Even under the terms of a ‘soft’ Brexit, whereby Britain leaves the EU but continues to accept its legislation on the free movement of people, the industry could miss out on about 135,000 workers by 2020, the firm said.
According to Arcadis, under a controlled migration system, EU nationals leaving the industry will not be able to be replaced at the same rate by new EU workers, meaning the workforce would fall at the rate of attrition.
Meanwhile, in a softer scenario where quotas are introduced or policies implemented on a sector-by-sector basis allowing for a degree of EU migration into the sector, Arcadis still estimates far fewer workers would relocate to British construction.
It warned the shortage of workers would hit the industry at a time when it is already facing a skills gap and threatened to delay the construction of much needed homes and transport networks.
Director of workforce planning James Bryce said: “What started as a skills gap could soon become a skills gulf. The British construction sector has been built on overseas labour for generations, and restrictions of any sort – be it hard or soft Brexit – will hit the industry.
“Missing out on over 200,000 people entering the workforce could mean rising costs for business, and much needed homes and transport networks being delayed.”
Earlier this month, professional body the Society of Mortgage Professionals (SMP) also warned of a “shortage of vital labour” in the house-building market post-Brexit.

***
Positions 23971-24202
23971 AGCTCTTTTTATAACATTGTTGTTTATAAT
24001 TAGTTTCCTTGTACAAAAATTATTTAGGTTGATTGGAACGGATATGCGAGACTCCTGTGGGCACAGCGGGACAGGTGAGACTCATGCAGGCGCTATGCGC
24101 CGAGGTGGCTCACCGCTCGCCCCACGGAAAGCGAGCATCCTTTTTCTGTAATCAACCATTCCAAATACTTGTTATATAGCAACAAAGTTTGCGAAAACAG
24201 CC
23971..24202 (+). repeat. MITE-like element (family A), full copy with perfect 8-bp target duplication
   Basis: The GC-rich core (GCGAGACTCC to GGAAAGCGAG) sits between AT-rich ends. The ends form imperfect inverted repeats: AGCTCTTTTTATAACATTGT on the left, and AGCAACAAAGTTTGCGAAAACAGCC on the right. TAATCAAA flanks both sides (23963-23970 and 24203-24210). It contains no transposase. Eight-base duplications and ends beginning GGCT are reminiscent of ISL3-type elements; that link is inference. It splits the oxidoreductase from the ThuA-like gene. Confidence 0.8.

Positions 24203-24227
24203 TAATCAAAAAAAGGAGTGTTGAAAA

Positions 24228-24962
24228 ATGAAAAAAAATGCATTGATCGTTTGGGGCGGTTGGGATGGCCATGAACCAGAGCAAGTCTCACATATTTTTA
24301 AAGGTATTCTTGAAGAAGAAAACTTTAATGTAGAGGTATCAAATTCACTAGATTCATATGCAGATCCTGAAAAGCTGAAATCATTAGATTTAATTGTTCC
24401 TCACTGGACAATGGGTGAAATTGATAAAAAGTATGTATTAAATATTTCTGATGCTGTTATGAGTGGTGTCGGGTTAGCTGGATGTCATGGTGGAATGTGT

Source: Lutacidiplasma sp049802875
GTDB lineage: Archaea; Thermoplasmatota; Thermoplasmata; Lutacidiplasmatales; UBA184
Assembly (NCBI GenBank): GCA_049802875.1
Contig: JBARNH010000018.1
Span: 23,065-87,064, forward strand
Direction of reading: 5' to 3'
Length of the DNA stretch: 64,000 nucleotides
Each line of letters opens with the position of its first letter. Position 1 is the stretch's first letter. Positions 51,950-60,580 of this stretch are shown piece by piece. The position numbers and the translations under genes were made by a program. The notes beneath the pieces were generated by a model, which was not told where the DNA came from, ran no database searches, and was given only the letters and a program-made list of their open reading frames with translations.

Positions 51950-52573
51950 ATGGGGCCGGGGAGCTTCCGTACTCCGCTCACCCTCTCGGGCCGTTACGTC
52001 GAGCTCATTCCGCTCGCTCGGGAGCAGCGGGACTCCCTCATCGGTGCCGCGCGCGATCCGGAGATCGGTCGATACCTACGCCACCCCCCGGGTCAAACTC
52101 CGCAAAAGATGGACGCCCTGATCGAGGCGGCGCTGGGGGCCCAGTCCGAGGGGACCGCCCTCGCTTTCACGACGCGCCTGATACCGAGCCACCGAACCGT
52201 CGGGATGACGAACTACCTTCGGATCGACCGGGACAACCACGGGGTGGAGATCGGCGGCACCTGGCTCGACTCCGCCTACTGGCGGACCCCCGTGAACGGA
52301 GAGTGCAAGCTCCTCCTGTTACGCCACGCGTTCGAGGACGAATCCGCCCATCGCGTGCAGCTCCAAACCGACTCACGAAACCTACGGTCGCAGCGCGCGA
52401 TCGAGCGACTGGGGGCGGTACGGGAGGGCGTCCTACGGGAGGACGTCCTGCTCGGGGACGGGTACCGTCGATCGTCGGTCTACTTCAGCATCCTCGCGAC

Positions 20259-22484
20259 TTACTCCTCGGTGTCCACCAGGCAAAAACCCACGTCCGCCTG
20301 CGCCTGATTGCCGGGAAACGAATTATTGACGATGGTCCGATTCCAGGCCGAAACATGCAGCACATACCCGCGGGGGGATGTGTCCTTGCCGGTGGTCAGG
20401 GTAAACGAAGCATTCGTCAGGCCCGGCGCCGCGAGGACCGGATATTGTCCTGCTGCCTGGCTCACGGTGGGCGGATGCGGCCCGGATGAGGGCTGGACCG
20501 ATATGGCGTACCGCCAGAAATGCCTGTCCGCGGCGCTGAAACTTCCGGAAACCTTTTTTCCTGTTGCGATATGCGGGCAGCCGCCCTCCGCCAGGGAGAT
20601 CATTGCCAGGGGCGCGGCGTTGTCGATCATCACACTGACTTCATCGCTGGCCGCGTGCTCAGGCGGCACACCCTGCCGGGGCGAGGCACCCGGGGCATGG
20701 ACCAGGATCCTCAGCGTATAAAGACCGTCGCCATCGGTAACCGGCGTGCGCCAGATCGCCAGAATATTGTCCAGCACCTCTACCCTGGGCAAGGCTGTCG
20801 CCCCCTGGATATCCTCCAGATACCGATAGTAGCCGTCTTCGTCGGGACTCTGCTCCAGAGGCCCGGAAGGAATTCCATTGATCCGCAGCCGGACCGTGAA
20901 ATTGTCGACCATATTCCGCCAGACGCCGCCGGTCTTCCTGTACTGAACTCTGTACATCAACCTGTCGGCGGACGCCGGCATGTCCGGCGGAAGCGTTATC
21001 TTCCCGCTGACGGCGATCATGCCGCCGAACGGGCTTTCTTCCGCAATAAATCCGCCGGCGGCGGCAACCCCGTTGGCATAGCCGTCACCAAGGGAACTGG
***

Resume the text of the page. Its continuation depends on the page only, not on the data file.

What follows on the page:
The organisation estimated as many as 12% of UK construction workers came from other EU countries.
Meanwhile, the Federation of Master Builders claimed almost two thirds of smaller builders were struggling to find bricklayers and more than half were finding it hard to source enough carpenters and joiners.
Drop in homegrown workforce
Bryce blamed what he called a “massive push towards tertiary education” for the drop in the number of British people with the specific skills the construction sector needs.
“If we cannot import the right people, we will need to quickly ramp up training and change the way we build,” he said.
He called on the industry to turn its attention to robotics and off-site manufacturing as well as better training in schools. In the short-term retraining and turning to the unemployed and underemployed could also be a “significant benefit”, he said.
Indeed, new training facilities have already been brought to market. Online lender LendInvest, for instance, launched a property development training course in November, and was forced to add an extra course after its event was eight times oversubscribed.
The problem with construction, Bryce said, was it was a margin-sensitive industry, which could not afford steep hikes in labour costs.
“Controlling post-Brexit labour and resource costs will prove critical if we are to ensure housebuilding and infrastructure projects remain viable,” he said.
However, he warned regardless of the outcome of the Brexit negotiations, restricting EU migration to the UK would “add significantly” to the administrative burden associated with satisfying visa requirements.
“This will both slow the recruitment process and increase costs for construction employers, potentially seeing further lags in building the homes and infrastructure the UK needs,” he said.
Arcadis based its calculations on an assumed 2016 infrastructure and housebuilding workforce of 1.5 million and a counter scenario, which assumes the Brexit referendum never happened. Research for the report was conducted by the Centre for Economics and Business Research.